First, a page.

Friday, June 28, 2013

Andhra Egg Roast

Recently, a very close friend invited me over for a casual lunch party. My friend cooks yummy Andhra dishes and her food has a great home-style flavor. The lunch table was decorated with matching table scape, silverware and linen. I was very much pleased and delighted for the time we were spending together. For lunch, she made delicious Andhra Egg Roast, the recipe for which comes from her Mom.

She informs me that this Andhra Egg Roast makes use of lots of garlic pods which are never peeled, plenty of caramelized onion bits with lots of green chillies. Another interesting thing about this dish is its supposed to be an accompaniment to a lentil based dish, the everyday Indian Dal. "The Andhra Egg Roast goes well with Dal," she added. I agreed completely with her. The heat comes from green chillies and she asked me not to add any red chilli powder as the powder affects the texture and alters the taste of the dish. I nodded and made notes and replicated the same in my kitchen.

The result was an out-of-world egg recipe that I'll be making often. I concluded that this recipe is a keeper. Use a non-stick if you are frugal about the amount of oil required to caramelize the onions. 

Andhra Egg Roast
Simple Egg Roast with caramelized onions and whole unpeeled garlic pods

Prep Time: 20 minutes
Cook Time: 30-45 minutes

Hard boiled eggs (boiled, peeled and long gashes made) - 4

Onions (finely chopped) - 3, medium
Green Chillies (finely chopped) - 2
Garlic pods (unpeeled, lightly crushed) - 8-10

Coriander powder - 2 tsp
Cumin powder - 1 tsp
Turmeric powder - 1/3 tsp


Hard boil the eggs. Cool, peel the shell, make four wide long gashes on each egg. Sprinkle salt and turmeric powder on the eggs. Give a good toss and keep aside.
In a skillet, heat some oil. Once the oil is smoking hot, add the chopped green chillies. Saute for a minute and add the onions. The idea here is to get a crispy texture for the green chillies. Caramelize the onions to a brown color. Add oil, if required. Add 1/2 teaspoon of sugar to aid the brown color of caramel. This process takes around 10-15 minutes.
Crush the garlic lightly with a pestle. Once the onions are partially brown, add the garlic pods and saute well. Lower the flame, add the spice powders, adjust salt. The onions and garlic will get an even coating of spice powders, also turning into crispy textured bits. Add the Eggs now, give a good toss. This will take another 15 minutes.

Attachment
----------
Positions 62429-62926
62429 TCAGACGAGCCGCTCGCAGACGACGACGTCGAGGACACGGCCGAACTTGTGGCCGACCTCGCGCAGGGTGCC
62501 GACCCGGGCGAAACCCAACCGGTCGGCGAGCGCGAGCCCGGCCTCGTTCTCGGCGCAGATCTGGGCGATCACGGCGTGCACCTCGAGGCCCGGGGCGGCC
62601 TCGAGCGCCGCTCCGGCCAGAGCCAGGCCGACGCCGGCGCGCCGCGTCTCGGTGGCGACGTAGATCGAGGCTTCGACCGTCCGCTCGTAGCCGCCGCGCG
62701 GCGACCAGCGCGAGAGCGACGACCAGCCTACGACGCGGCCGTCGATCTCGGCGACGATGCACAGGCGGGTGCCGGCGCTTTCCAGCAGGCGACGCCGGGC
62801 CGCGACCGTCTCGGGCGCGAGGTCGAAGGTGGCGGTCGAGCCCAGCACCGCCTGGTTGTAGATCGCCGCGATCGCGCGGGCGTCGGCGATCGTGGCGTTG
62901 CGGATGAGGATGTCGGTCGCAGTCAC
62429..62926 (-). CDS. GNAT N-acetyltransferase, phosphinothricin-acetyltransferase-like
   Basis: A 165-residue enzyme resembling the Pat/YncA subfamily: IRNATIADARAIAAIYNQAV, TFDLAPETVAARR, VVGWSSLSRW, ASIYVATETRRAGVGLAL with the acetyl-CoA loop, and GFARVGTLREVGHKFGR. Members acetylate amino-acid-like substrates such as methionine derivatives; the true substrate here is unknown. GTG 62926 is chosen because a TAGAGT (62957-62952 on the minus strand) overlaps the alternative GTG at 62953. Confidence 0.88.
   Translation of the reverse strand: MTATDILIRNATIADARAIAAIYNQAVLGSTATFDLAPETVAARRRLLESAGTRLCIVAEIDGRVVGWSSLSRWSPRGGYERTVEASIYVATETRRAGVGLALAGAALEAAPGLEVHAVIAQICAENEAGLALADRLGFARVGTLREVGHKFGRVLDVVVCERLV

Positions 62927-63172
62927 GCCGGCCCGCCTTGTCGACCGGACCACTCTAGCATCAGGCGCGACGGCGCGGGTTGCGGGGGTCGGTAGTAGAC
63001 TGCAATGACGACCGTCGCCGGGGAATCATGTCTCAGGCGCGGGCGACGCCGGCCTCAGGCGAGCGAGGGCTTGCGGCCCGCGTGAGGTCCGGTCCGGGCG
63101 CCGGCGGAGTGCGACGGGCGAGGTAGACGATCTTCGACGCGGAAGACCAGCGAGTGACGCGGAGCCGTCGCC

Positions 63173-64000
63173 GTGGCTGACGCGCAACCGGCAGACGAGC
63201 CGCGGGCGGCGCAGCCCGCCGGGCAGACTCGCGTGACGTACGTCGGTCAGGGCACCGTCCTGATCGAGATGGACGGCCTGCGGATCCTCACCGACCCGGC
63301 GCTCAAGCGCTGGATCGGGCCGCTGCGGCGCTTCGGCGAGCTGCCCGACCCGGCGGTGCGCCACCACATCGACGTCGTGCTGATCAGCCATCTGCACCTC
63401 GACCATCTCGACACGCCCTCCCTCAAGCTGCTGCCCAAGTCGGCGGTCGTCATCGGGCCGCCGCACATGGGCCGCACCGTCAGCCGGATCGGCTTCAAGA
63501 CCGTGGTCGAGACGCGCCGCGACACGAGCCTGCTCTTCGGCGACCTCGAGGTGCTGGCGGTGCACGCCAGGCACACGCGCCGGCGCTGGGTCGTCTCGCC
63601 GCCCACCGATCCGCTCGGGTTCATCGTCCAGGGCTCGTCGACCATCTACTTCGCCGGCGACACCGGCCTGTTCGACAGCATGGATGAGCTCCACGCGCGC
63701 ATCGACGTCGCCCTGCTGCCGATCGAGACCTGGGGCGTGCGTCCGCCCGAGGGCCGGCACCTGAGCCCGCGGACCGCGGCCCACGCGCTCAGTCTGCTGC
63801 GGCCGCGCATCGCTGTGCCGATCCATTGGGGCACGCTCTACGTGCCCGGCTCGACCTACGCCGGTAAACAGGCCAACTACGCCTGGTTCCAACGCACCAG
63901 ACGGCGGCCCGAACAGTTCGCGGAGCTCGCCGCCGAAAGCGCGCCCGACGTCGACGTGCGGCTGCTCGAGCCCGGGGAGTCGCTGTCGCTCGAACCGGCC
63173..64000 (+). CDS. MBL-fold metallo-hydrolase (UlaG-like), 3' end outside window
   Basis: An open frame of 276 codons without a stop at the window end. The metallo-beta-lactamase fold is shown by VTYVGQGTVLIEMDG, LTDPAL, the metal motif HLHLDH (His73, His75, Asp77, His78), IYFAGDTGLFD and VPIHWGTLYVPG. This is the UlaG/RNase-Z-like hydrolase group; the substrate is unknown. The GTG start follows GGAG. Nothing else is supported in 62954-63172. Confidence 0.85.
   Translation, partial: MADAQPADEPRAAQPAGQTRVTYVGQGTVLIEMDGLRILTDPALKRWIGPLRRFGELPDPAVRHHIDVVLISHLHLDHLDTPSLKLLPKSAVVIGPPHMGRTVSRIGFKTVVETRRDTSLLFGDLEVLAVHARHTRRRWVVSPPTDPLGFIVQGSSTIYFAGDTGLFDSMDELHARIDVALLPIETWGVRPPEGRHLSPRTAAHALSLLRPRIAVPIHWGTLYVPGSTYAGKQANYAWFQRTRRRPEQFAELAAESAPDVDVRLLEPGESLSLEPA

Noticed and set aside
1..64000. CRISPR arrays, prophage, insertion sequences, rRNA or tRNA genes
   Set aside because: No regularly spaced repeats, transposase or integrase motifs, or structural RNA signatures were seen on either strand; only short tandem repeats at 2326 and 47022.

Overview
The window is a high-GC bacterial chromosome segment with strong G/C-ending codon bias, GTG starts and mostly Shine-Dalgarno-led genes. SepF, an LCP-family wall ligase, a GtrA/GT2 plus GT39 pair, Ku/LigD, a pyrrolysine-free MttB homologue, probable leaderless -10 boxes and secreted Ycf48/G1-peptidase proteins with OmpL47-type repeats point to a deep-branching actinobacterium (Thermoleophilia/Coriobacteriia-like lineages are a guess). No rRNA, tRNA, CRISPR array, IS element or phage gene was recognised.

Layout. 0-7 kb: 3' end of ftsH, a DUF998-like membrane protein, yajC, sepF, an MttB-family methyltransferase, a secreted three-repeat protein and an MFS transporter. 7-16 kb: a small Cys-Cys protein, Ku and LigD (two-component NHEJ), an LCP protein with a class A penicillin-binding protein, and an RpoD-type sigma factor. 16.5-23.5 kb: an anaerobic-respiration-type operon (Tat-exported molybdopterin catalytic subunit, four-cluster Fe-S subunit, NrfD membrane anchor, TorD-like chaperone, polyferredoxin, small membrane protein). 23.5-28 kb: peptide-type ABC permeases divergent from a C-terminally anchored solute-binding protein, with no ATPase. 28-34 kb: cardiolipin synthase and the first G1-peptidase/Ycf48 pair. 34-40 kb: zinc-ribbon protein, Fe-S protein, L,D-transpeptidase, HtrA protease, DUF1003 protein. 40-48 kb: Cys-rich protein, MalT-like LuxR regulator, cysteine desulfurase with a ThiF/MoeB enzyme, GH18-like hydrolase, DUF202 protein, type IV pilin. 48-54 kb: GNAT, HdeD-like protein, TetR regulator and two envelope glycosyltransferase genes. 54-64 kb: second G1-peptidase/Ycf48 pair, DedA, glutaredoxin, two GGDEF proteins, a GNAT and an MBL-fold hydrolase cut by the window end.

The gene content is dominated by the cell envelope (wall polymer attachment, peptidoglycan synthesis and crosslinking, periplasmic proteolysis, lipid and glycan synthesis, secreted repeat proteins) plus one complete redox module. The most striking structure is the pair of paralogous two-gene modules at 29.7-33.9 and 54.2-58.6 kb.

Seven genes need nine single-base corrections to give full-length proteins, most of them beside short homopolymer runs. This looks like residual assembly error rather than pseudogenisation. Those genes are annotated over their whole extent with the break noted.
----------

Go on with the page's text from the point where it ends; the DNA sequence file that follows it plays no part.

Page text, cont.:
Cook for couple of minutes and turn off flame. The dish goes well with home made Dal.

Black Jamun/ Java Plum (Jambul)

I am back after a brief hiatus.

A recent activity of fruit tasting prompted this post. The fruit in question here is, Jamun also known as Black Plum which I am very fond of. With that, I am back doing what I do best - writing and documenting about food, memories, people who influence the experiences and the tiny world that weaves stories around them. People who blog and write regularly will understand what I am referring to and why, writing as an occupation gives a different kind of joy to many writers who simply have to write. On a different note, I am pleased to announce that I've moved to India with family. For now, all is well and we are busy settling down. I look forward to my journey in my home base and have a lot of gratitude to the US, the land that adopted me and moulded me with lot of love and gave me some of the most cherished experiences of my life.

Black Jamun aka Jambul/ Java Plum is  a fruit native to Indian heritage and finds appearance in local markets, hawkers and street vendors between May-July. The berry of sorts, is unripe and once it turns ripe blossoms into a purple fruit which is a mix of sour, sweet and astringent flavors. A dash of salt is what Mom added to the fruits once they were thoroughly rinsed and drained in order to balance the flavors.

Growing up, my school had tiny hills which served as a great ground for our annual summer camps. Mom sent us for all the camps religiously, may be for a decade. The hardest part was waking up at the crack of dawn and learning Yoga at 5:30 in the morning. As much as I despised it, I went for the class because Yoga made me feel good about my body. All of a sudden, I could do cartwheels and spin like a top. The tiny hills were dotted with Cashew, Wild Berries and Black Jamun trees. I was gifted a wood and leather Catapult by one family friend. All my friends made good use of the Catapult to pelt the stones at the perfectly aimed trajectory to ensure that the fruits fall right into a cloth towel, which we balanced according to the location of the fruit. Our teachers used to get mighty annoyed with our adventurous pursuits, particularly because the forests were owned by private parties. 

That was the first time I actually saw Jamun berries happily perched on the tall, gigantic trees. The sight made me respect all the vendors who would sell the berries during sweltering hot summers, in a small leafy cone for a paltry sum. I think its experiences like these that help you connect the dots and enable you to respect Mother Nature all the more. The purple stains it left after it splashed on the hay and grass covered forest terrain was certainly a sight to behold. Adding to that the sweet scent of berries wafting around in the forest attracting birds of all kinds made it perfect ecological base for curious minds like ours.  

A tiny bit on the health benefits of Black Jamun -
- Its a great digestive aid and has cooling effect on the body.
- The fruit is a great medicine for Diabetics and is believed to be instrumental in reducing blood sugar levels.
- The seeds of the fruit also find use in ancient medicinal practices like Ayurveda and Unani.
- The bark of the tree is also used for many herbs and medicinal concoctions.